The amount of money which goes into public sector projects often defies belief. IT projects are certainly no exception: we often hear of systems (mainly when they don’t work) which make us think: “what could the specification possibly have been to make the price tag so large for something so straightforward?”
In business, being determined to be the opposite of this, there often seems to be an attitude of “cheaper is better”, especially when it comes to subjects which most of the senior management don’t really grasp. I once worked with a company who, at the same meeting, approved a £100,000 exhibition stand (lifetime: 3 days; potential eyeballs: about 1000) but turned down – purely on cost grounds – a £10,000 blog, newsletter and customer email system (lifetime: several years, potential eyeballs: about 100,000). I didn’t know whether to laugh or cry. The marketing manager said he’d just shrugged his shoulders and got on with it.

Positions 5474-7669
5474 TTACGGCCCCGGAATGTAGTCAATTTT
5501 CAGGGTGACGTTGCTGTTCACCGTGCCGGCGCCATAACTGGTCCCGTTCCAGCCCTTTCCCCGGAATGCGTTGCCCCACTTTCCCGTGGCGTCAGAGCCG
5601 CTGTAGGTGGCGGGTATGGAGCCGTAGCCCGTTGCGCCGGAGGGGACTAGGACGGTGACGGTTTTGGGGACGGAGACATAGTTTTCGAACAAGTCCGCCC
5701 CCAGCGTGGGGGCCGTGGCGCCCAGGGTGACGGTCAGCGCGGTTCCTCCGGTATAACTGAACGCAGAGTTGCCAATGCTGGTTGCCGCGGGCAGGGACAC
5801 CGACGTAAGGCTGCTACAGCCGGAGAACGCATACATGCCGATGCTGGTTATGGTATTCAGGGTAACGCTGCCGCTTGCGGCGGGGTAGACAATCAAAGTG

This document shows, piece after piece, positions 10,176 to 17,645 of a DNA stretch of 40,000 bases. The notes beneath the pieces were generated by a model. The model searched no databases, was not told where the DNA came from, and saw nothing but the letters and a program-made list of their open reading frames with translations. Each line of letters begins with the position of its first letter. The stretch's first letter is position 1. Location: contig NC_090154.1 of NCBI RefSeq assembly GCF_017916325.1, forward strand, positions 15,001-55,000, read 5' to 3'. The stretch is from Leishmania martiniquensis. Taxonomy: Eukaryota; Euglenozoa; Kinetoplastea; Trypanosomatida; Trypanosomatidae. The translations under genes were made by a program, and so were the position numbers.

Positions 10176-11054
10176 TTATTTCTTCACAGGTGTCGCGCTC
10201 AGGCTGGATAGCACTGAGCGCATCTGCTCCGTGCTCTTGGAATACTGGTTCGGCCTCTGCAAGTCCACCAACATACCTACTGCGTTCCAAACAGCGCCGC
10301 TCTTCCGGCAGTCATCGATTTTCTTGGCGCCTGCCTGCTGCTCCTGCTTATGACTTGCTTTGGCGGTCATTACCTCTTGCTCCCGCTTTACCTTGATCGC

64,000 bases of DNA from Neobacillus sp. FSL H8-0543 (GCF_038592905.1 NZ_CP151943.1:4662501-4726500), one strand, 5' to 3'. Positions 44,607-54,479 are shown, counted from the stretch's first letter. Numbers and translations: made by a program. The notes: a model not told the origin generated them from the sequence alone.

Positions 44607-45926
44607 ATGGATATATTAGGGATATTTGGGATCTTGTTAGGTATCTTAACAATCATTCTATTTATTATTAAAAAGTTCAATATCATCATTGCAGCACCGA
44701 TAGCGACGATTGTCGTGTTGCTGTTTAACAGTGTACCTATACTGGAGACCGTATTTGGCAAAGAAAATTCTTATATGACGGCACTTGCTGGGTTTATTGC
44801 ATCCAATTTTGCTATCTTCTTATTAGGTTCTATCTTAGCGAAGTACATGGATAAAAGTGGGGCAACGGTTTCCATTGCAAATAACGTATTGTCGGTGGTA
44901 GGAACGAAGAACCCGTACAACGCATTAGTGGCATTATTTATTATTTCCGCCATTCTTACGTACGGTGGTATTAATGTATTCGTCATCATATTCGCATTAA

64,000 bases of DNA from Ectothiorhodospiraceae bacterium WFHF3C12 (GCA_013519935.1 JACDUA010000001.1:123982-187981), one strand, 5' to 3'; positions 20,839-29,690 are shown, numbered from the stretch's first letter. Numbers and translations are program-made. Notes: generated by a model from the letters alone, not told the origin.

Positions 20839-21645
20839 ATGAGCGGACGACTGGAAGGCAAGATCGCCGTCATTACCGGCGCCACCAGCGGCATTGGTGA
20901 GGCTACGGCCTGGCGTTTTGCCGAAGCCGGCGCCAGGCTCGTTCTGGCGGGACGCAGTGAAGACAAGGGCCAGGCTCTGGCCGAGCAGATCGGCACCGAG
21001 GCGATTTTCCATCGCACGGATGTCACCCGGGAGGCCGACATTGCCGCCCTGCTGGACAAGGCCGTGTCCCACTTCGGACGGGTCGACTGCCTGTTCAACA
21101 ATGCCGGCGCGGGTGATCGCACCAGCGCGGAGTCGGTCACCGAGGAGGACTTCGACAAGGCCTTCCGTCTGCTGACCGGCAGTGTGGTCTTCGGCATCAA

When we first started this company, we built a handful of websites for clients who asked us to do so, and I think we did a decent job. However, it was hard to see this is a promising business, because there were so few companies around who had a realistic view of what a website should cost. It was always a race to the bottom when quoting, which is a ridiculous attitude for something so important to a company. Even for a small company wanting a “here’s what we do” site, I would need to invest a couple of hundred hours’ effort in the project to create something they could be proud of. That was hard to do when told: “we have a budget of about £750, is that OK?” Sure, although bear in mind I might leave the project halfway through if Starbucks offer me double that hourly rate to pour coffees for people.
I admire the companies which are making a good business from website design, because I still don’t think there are many clients around with realistic expectations. Why not start with thinking about what the project is worth to your company? A good website, for example, will surely get you more business than a salesman on the road, who (all in, with commitments and expenses) might cost the best part of £100,000 a year. Yet how many companies are prepared to invest that in what’s still considered “an IT project” rather than the core of their marketing to the world? Only a few. But if the others saw the website visitor stats of all the companies which I do, they might reassess their attitude.